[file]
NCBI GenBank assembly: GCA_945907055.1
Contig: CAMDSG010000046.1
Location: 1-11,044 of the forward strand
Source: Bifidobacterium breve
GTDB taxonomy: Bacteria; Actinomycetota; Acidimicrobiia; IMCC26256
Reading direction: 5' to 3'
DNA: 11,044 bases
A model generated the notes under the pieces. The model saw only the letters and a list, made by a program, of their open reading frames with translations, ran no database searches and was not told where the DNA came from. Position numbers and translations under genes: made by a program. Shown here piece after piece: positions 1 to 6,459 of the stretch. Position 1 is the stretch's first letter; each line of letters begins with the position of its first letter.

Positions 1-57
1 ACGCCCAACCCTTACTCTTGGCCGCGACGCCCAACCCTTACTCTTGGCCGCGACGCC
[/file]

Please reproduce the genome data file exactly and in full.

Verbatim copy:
NCBI GenBank assembly: GCA_945907055.1
Contig: CAMDSG010000046.1
Location: 1-11,044 of the forward strand
Source: Bifidobacterium breve
GTDB taxonomy: Bacteria; Actinomycetota; Acidimicrobiia; IMCC26256
Reading direction: 5' to 3'
DNA: 11,044 bases
A model generated the notes under the pieces. The model saw only the letters and a list, made by a program, of their open reading frames with translations, ran no database searches and was not told where the DNA came from. Position numbers and translations under genes: made by a program. Shown here piece after piece: positions 1 to 6,459 of the stretch. Position 1 is the stretch's first letter; each line of letters begins with the position of its first letter.

Positions 1-57
1 ACGCCCAACCCTTACTCTTGGCCGCGACGCCCAACCCTTACTCTTGGCCGCGACGCC